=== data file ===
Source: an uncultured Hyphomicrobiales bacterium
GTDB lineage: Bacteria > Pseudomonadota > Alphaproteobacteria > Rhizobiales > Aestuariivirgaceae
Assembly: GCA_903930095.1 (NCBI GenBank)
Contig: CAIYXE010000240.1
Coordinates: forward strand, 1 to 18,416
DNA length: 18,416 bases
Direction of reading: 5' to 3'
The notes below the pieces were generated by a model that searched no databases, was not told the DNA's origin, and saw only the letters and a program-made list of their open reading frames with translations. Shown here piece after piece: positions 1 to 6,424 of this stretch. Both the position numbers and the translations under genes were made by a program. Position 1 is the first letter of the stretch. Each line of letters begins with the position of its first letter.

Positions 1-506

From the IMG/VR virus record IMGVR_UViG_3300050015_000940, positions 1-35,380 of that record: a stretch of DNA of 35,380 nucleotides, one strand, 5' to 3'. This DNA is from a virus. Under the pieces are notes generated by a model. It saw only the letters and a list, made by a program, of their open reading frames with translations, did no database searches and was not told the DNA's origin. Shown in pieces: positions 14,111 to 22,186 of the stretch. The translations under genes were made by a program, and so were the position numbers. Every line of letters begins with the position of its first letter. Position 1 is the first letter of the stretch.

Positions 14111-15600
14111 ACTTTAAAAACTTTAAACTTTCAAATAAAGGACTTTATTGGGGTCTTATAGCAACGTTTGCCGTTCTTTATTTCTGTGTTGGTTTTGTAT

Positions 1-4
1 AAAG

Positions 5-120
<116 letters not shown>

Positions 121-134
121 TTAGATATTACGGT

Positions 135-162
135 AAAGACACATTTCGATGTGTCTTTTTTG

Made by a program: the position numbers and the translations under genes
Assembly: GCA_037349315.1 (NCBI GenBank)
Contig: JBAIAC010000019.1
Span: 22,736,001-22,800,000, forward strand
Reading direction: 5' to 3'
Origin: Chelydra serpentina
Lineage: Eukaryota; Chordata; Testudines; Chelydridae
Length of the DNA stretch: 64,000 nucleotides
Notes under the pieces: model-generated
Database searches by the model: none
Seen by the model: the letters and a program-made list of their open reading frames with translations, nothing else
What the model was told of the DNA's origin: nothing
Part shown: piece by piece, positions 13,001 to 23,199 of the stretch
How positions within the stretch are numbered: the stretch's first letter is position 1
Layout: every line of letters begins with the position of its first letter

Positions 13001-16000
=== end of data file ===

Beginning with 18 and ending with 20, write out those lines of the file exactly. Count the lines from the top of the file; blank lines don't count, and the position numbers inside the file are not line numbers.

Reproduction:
121 TTAGATATTACGGT

Positions 135-162
135 AAAGACACATTTCGATGTGTCTTTTTTG